Touching the ultimate dimension, we breathe into our hearts of compassion so that our hearts have room to include not only those lovely, beautiful children, not only their families, but also the shooter and his family, and even all of those who are so deluded that they think more violence, more hatred, more discrimination is the answer. When compassion knows no bounds, there will be no more sorrow.

Confessions of a Wanna Be Yogini. said...

You're so right James. I've missed your posts immensely. Namaste brother.

Hanzze B said...

Children, Bullets

A gun shoots its children — its bullets — outward. We shoot ours inward, into our heart. When they're good, we're shot in the heart. When they're bad, we're shot in the heart. They're an affair of kamma, our children. There are good ones, there are bad ones, but both the good and bad are our children all the same.

When they're born, look at us: The worse off they are, the more we love them. If one of them comes down with polio and gets crippled, that's the one we love the most. When we leave the house we tell the older ones, "Look after your little sister. Look after this one" — because we love her. When we're about to die we tell them, "Look after her. Look after my child." She's not strong, so you love her even more.

(Ajahn Chah)

CJ said...

Hello James, this is a beautiful, insightful post. I am fortunate to have just found your blog today.

Just wanted to comment on the Newtown tragedy... so horrible, and so disgusting how desensitized we have all become. I re-watched Bowling for Columbine this week to gain some more perspective on the source of the insanity and violence, now already 13 years since that tragedy... with no significant change. The closing interview with Charleton Heston is just eery and telling, the coldheartedness. There truly seems to be an emptiness within us, a sick emptiness, where we lack the capacity for Love and Belonging -- essential, bridging human needs per Maslow's hierarchy... and so the continued loss of morality as part of the potential for esteem and self-actualization. Do you think this may be part of what perpetuates the mean-ness? Didn't Australia (albeit not an empire like the USA) somehow have the courage to ban weapons in 1997? May we one day get there.

I also just wanted to share this piece on Newtown from Bill Moyers which I thought was good, and yet saddening --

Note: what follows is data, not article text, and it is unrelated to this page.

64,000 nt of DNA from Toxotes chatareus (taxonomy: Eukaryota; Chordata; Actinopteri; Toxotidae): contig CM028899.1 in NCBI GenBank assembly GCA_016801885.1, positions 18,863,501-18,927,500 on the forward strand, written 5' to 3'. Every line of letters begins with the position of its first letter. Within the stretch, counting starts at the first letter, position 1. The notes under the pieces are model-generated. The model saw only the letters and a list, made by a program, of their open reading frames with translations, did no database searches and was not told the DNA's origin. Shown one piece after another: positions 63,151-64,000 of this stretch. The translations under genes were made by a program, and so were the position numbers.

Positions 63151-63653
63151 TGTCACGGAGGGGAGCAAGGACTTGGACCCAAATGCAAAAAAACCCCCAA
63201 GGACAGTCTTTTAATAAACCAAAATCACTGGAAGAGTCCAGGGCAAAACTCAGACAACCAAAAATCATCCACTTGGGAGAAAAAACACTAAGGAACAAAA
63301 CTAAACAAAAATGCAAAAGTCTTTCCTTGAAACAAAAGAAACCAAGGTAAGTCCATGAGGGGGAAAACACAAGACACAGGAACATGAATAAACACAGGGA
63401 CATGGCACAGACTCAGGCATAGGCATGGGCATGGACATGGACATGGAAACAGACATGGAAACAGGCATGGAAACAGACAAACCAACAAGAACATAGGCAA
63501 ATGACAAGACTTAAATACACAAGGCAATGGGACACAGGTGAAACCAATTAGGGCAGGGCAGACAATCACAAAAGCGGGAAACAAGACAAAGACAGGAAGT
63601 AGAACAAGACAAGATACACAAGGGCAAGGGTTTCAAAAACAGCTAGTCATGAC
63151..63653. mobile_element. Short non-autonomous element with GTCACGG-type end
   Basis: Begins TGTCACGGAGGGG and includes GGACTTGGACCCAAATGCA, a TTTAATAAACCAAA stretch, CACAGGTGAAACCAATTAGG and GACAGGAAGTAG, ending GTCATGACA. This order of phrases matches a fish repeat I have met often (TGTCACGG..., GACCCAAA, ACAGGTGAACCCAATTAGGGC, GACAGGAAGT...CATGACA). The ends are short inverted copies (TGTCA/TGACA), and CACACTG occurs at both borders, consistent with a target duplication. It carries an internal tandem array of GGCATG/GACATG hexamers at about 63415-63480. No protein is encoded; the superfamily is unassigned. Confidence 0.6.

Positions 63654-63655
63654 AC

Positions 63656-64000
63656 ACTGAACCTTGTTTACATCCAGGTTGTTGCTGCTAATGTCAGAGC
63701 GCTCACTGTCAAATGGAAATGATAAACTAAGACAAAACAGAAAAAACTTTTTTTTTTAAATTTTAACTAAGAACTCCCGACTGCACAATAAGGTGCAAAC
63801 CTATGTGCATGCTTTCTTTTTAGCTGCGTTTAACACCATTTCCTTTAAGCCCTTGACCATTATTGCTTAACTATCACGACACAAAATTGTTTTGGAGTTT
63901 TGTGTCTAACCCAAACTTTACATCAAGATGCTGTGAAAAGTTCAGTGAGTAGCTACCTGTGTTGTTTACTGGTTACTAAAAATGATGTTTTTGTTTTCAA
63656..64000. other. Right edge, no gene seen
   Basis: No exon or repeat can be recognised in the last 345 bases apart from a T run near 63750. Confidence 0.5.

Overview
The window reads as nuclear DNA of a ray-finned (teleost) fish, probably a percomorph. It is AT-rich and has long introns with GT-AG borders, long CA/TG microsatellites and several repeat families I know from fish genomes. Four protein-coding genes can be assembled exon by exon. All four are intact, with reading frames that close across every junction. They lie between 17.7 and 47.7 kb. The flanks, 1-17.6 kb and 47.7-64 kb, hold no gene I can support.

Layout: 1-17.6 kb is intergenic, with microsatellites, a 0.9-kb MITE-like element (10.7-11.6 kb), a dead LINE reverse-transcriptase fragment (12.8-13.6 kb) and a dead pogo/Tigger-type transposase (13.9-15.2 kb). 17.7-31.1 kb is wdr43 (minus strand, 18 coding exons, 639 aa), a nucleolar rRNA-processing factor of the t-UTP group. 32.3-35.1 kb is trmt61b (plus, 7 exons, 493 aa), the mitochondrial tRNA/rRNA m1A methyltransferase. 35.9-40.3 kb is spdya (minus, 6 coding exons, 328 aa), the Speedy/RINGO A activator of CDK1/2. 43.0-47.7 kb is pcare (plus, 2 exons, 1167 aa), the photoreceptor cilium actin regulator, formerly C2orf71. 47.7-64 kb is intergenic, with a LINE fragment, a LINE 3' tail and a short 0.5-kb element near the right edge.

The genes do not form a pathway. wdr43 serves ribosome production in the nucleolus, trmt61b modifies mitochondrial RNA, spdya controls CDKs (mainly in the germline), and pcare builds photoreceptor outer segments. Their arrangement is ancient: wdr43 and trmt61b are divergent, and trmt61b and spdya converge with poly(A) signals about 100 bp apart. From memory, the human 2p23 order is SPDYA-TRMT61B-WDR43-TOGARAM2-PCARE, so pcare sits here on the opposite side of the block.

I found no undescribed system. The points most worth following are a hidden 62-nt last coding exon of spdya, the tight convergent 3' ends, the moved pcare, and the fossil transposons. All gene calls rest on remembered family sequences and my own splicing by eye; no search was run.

May there be peace on earth... someday soon. Merry Christmas!

Bhadra Kali said...

Namaste James - Thanks for your post.

Om Try am ba kam ya ja ma hey su gan dhim push ti vard ha nam. Ur va ru kum iva band ha nan mirt yor muk si ya mam ri tat. . . . .

From Atlanta,
Bhadra Kali

Student of Ma Jaya Sati Bhagavati

Sandra said...

Thank you for your post. Things are so simple yet so complex. I was watching the movie Amistad and realized once again how "greed" was at the cause of such atrocities such as slavery. I think many people think that they can "shoot" themselves out of "problems" instead of seeking understanding and compassion. Thank you for your post.

theghosher said...

Thank you for posting this. I have a question for everyone here. I am affiliated with no religion, but have always leaned toward buddhism. Having said that, I recently had to sit through a methodist sermon in which the minister said that "if you believe in Budhism, then the kids who died at Sandy Hook, did so because in a past life they did something horrible, so they deserved to die." Obviously I think he's completely short sighted and looking at it at Karma's base and most simple understanding, but how would I respond to him on this?

I've always defended my belief in Karma by saying as long as I'm a good person and do good for others, then in the end, I'll reach nirvana and maybe have a good life in my next go-round... so how do I respond to his understanding of the shootings with the kids? Kids are so innocent... someone help?

They call him James Ure said...


Thank-you for visiting the blog. The comment from the Methodist minister about karma is obviously misguided. Due to all the past lives lived, the shear enormity of experiences over eons, it's essentially impossible to determine what specific action(s) in the past led up to current events in this life.

Karma isn't simply on an individual level, as is often believed. There is the collective karma of a society that imposes itself (for better, or worse) upon us.

So, most likely, those children didn't deserve it due to behaving badly in a past life. They endured it because the collective karma of others imposed itself upon them in a tragic way.

Thus, sometimes we are the victim of another's negative karma, which doesn't necessarily mean that we fall victim to violence because of something bad we did in a past life.

Therefore, I would suggest that innocent life taken through the imposition of negative karmic actions thrust forcefully upon them by others would actually mean those victims would be rewarded karmically for enduring such destructive actions.

The law of Karma, important as it is, is only one of the twenty-four conditions described in Buddhist Philosophy that determine one's station in life.

Check out this page for more in-depth explanations of karma: